Dr. James Knodell, Director of Office of Security to the White House testified that there was no investigation by his office following the Valerie Plame classified disclosure, claiming that there was a criminal investigation ongoing. . . . The questioning brought to light that even though President Bush had said immediately after the leak that there would be an investigation there was none. Importantly, Executive Order 12958 signed by President Bush in March 2003, required officials “take appropriate and prompt corrective action,” whenever there is a leak of classified information. . . . There has been no investigation or corrective action taken to prevent additional violations as per Executive Order 12958. . . . The mainstream press, as I write this Saturday morning, is simply not addressing the non-compliance and lack of curiosity about the act of treason which occurred within their ranks at the White House. As a last point, Dr. Knodell was asked if an investigation was planned since the criminal investigation focused on Libby had ended. He indicated that none was planned.

Fitzgerald Turns Down Waxman in CIA Leak Case
The Nation
David Corn
Posted 03/15/2007 @ 3:10pm
Vice President Cheney uncurious about Plame leak case. Also appeared at Yahoo News and DavidCorn.com.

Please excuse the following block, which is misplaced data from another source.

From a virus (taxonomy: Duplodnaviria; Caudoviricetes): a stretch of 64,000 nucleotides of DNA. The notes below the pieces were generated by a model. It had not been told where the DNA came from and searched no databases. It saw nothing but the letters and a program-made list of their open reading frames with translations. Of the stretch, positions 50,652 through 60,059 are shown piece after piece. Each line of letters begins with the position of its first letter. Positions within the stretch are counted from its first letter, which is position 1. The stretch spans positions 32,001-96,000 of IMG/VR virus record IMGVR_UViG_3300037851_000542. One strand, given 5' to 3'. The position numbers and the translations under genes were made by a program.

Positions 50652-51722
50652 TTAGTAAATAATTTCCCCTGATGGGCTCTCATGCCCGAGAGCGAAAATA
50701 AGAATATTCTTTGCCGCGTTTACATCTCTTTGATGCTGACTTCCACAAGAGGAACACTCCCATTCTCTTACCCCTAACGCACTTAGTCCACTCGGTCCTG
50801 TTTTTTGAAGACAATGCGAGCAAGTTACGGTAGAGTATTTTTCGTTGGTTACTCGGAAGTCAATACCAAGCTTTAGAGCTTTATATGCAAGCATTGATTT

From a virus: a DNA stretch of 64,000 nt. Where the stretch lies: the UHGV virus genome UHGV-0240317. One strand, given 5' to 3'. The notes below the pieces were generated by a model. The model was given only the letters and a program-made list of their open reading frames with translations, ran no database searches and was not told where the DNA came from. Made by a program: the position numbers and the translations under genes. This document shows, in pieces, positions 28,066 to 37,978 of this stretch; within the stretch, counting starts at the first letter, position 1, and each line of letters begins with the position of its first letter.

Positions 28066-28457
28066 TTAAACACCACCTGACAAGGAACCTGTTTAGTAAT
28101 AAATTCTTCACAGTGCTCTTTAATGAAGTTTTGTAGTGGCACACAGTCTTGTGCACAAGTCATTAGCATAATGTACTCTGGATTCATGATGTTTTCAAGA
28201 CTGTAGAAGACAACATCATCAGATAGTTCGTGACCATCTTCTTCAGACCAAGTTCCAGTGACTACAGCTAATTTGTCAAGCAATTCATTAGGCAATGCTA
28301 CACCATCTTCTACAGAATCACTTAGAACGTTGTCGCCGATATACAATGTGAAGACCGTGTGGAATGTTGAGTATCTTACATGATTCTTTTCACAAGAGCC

He [Patrick Fitzgerald] could have interrogated Cheney about the vice president's curious lack of curiosity when Libby volunteered to tell the boss everything about his involvement in the leak affair. Cheney, according to Libby, indicated to Libby he didn't want to know.

Kiko's House: The Iraq War & Criminal Culpability
Monday, March 12, 2007

With the clarity that six-plus years of Bush administration perfidy provides, I believe that Cheney, Rumsfeld, Wolfowitz and Company knew that Iraq was not a threat in any real sense of the word. Yet these neocon true believers could not help but scratch their Saddam itch and went to Bush to argue that the intelligence they had so meticulously cherry picked made the case that he was a threat -- and that going to war was necessary. The famously uncurious president of course agreed.

I Don't Think Bush Will Pardon Libby -- The ITT List
Thursday, March 8, 2007
posted by Brian Zick

Bush was notoriously uncurious about the world when he entered the White House.

Say what? - baltimoresun.com
The Baltimore Sun
Originally published February 14, 2007